(excerpted from the audio cassette Why That Nightmare?: Understanding Our Worst Dreams)
There is no question about it: nightmares and bad dreams are among the most disturbing of human experiences. Often a bad dream will contain images that haunt you far into the next day, you may even walk around for awhile on automatic pilot, still absorbed by it's frightening imagery. When you have a really bad dream, you can't help but wonder what it really means, what caused it, and whether you should be worried about it. The good news about bad dreams is that they tend to be lurid reflections of perfectly normal life circumstances. If you begin to think of your dreams as a kind of cinematic enactment of your internal feelings and responses to present conditons, you may start to recognize some of the themes and and how they pertain to waking life.
- Some Nightmares Are Very Common: You and your dream are unique, but many people going through certain stressful situations such as divorce, parenthood, promotion or layoff have similar themes in their dreams. By carefully looking at the commonalities among people who have reported nightmares similar to your own, you may get a head start in discovering the meaning behind your troubling imagery, and have a better chance of answering the question: why that nightmare?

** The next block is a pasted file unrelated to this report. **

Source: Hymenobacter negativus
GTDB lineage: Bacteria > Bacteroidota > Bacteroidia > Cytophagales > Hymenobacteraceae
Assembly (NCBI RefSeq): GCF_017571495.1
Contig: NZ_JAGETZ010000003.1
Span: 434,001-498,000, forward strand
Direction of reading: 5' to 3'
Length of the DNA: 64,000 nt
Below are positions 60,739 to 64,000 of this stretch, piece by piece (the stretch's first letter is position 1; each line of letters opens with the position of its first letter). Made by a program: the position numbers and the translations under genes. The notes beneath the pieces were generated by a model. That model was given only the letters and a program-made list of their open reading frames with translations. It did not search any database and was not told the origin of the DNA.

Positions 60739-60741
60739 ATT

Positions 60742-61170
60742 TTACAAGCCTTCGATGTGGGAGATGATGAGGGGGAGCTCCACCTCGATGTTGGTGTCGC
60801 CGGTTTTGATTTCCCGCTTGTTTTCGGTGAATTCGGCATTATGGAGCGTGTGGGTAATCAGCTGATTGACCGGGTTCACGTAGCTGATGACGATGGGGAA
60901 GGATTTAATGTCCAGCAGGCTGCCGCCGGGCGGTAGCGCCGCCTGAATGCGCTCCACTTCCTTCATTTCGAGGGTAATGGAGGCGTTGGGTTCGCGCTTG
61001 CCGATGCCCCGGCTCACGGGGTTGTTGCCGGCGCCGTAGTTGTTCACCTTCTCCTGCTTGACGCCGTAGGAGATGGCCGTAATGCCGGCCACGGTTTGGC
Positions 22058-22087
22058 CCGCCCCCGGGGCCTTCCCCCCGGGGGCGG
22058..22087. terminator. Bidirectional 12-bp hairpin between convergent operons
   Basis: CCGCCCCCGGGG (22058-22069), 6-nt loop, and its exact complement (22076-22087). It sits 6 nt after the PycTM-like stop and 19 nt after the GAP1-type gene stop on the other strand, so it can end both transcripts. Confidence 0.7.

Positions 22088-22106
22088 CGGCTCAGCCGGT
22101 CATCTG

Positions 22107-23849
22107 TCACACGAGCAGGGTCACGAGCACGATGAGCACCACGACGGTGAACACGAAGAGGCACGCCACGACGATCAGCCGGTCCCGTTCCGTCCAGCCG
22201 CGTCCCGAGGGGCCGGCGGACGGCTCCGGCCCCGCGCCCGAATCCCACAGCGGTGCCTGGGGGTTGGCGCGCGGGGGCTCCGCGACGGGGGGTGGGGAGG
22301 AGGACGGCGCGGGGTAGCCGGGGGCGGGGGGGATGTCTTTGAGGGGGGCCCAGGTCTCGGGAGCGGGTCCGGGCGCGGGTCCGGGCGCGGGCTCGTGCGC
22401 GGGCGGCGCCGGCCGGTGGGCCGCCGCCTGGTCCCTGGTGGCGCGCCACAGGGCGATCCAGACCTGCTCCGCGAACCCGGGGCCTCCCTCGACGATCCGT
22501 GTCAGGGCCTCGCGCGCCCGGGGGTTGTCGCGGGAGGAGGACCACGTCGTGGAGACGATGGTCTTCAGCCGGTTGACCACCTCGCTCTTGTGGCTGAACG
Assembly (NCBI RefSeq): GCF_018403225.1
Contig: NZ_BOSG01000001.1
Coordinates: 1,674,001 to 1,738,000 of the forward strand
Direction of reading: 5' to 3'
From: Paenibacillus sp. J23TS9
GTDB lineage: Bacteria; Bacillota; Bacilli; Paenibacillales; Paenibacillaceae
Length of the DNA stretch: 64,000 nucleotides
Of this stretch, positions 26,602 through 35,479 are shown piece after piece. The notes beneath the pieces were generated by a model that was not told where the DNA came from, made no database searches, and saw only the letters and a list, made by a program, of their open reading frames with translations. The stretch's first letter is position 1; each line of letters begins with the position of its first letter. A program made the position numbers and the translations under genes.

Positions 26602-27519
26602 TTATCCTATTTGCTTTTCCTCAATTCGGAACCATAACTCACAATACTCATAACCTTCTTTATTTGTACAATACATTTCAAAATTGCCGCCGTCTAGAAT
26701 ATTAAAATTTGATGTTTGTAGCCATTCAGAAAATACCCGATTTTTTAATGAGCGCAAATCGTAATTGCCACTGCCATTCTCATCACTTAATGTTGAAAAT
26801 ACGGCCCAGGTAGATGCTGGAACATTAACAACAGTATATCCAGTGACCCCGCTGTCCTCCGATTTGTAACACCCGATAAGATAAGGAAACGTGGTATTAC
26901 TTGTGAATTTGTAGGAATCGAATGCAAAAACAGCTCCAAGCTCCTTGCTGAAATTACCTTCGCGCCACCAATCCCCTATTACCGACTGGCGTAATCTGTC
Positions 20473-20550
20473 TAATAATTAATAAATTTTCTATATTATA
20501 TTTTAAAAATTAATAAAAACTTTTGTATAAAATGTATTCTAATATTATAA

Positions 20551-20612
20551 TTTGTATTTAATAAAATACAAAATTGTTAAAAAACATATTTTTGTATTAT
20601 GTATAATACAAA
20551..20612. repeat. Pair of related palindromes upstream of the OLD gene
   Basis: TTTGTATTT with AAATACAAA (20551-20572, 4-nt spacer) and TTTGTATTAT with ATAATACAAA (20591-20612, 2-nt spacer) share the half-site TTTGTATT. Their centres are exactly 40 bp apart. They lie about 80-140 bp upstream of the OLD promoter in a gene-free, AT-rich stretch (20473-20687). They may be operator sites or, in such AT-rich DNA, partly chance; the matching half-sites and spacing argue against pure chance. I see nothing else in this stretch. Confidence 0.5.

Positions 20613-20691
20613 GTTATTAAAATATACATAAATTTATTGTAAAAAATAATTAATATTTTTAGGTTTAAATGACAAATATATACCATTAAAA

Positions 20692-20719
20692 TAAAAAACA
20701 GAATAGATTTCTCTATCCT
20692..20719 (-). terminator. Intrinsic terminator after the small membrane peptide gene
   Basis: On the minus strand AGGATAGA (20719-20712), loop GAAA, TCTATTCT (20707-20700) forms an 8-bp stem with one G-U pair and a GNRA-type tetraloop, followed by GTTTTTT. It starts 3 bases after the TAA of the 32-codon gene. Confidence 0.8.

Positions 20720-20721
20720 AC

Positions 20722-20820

- How Nightmares Are Helpful: As unlikely as it sounds, our nightmares are actually some of the most significant and helpful of all our dreams. They make vivid and memorable some important thoughts and feelings that we tend to push aside by day, they articulate the nature of the conflicts we face, and highlight the connection between present challenges and past history. Nightmares can also provide early warnings about the potential for future problems if one continues on the same course. By dramatizing our worst fears they sometimes give us the courage to move forward without the anxiety of "what might happen" since we have already lived through the worst in our dreams.
- The Subconscious Looks For Trouble: The subconscious mind actually looks for trouble. The part of your psyche that formulates the plots of your dreams appears to have several functions, but two of its tendencies are scanning for threat, and improving survival skills. Thus your dreams are often focused upon potential trouble or threat to you, your family, your autonomy, or happiness. This tendency to search for threat like a heat-seeking missile is one reason why two thirds of dreams reported are unpleasant. The mind is addressing what could be problematic for us, primarily focusing on challenges, and emotional unfinished business. This emphasis on unresolved issues is one reason why some are plagued with dreams that have such distressing emotional themes. If you read about some of the "classic nightmares" that are commonly reported, keep in mind that only you can determine if the typical associations to the imagery fit for you.